A. I dislike the fact that 10 or 12 years ago I could have done a deal with a handshake, 85 per cent of my deals were done that way, but that’s now gone. There’s not the same trust within the business.
Q. Who are the top three fighters you have promoted?
A. Joe Calzaghe has to be up there, he retired unbeaten but I believe could have been a better fighter than he was. Naseem Hamed was the most talented of them all. At one point I thought he was the best thing I’d seen in boxing but then he started to cut corners in training… Ricky Hatton was a great crowd pleaser but I also promoted Marco Antonio Barrera so he must be up there.
Q. Who has been the biggest influence on your life?
A. I would say my uncle Bob. He was a tough guy, a very shrewd guy and a proper person who didn’t stand any nonsense and did the right thing. His word was his bond.
Q. What is your best characteristic?
A. I have a good work ethic and I am driven, I’m a grafter.
Q. What is your worst characteristic?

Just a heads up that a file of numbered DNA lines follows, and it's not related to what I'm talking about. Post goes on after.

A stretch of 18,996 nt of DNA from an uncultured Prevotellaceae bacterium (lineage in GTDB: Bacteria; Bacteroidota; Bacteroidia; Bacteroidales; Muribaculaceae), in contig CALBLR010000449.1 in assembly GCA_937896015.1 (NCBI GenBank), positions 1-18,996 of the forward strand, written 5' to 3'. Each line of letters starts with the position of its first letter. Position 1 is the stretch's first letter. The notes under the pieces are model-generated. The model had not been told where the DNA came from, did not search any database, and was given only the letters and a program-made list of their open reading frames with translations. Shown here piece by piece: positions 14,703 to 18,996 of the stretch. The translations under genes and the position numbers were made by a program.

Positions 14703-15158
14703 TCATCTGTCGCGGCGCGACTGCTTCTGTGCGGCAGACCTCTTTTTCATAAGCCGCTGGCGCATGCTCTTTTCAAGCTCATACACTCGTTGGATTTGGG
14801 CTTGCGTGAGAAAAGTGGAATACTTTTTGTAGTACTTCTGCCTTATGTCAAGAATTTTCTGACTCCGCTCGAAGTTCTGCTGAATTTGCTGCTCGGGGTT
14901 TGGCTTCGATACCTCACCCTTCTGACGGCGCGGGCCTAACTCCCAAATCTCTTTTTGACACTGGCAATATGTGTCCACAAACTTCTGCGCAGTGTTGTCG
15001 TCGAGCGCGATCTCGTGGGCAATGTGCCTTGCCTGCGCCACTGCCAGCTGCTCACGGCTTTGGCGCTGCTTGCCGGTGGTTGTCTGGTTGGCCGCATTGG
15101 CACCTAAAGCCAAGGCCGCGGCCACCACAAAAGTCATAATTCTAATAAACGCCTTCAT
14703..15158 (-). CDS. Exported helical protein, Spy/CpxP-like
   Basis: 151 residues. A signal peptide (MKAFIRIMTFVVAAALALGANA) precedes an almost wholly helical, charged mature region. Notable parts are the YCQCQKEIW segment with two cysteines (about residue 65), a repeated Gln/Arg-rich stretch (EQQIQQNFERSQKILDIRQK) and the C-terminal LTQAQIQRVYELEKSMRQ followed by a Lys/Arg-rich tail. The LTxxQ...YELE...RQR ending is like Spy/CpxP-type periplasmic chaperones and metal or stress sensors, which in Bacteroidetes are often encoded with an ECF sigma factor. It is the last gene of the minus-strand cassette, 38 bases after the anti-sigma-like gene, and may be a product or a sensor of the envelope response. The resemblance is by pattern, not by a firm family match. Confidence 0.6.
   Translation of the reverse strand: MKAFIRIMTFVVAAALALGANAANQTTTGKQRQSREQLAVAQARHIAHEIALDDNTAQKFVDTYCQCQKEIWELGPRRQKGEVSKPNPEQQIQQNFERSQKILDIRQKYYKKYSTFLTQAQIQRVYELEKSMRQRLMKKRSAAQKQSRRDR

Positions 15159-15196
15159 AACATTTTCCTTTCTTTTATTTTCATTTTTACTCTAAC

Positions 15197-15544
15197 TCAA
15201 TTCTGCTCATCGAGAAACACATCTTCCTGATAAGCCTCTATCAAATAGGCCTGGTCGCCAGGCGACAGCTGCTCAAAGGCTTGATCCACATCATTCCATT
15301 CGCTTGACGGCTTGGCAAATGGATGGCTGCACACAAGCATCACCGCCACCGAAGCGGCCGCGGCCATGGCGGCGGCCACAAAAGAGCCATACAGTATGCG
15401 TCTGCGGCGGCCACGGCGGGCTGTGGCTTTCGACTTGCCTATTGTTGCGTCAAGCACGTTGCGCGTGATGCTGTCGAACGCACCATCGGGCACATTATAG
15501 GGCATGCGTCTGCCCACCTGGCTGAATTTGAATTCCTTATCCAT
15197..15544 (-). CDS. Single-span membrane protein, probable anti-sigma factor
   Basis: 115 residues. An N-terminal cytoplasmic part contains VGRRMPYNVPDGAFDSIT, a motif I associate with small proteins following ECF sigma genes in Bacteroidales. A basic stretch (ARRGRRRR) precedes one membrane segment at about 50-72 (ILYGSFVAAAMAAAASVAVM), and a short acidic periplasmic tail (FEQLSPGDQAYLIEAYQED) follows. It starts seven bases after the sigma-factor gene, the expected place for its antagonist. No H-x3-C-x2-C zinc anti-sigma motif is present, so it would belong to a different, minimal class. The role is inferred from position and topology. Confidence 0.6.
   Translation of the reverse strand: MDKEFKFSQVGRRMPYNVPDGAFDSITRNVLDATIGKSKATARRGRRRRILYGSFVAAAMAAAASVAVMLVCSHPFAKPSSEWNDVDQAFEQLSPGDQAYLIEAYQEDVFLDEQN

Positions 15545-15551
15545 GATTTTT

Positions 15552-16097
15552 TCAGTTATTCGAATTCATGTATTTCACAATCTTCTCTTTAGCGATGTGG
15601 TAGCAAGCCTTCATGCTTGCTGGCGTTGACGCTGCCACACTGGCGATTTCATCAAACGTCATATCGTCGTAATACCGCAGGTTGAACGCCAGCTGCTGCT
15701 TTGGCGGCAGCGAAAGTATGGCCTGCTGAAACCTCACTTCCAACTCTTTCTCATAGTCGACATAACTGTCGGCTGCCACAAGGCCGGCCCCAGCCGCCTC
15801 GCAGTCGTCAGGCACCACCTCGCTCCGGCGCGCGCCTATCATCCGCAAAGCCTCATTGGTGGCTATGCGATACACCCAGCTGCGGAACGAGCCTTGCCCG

A. I trust too much, even today after all I’ve been through.
Q. Who are your sporting heroes?
A. When I was a kid the centre forward Joe Baker came to Arsenal and I loved him. Frank McLintock was a great captain for Arsenal, Muhammad Ali — though Sugar Ray Leonard was my favourite fighter — and Carlos Monzon the great middleweight.
Q. What’s your earliest memory?
A. Going to the pictures with my mum to watch Calamity Jane.
Q. What four people from history would you want as dinner guests?
A. Nelson Mandela, Muhammad Ali, Frank Sinatra — who I promoted in London — and Groucho Marx
Q. What has been the lowest point of your life?
A. When the financial crash came in the late ‘80s I had London Arena and it went into administration. It took a lot to fight back from that but I did it.
Q. What has been the highest point of your life?
A. My kids being born, family.
Q. How do you want to be remembered?
A. Always being fair with people.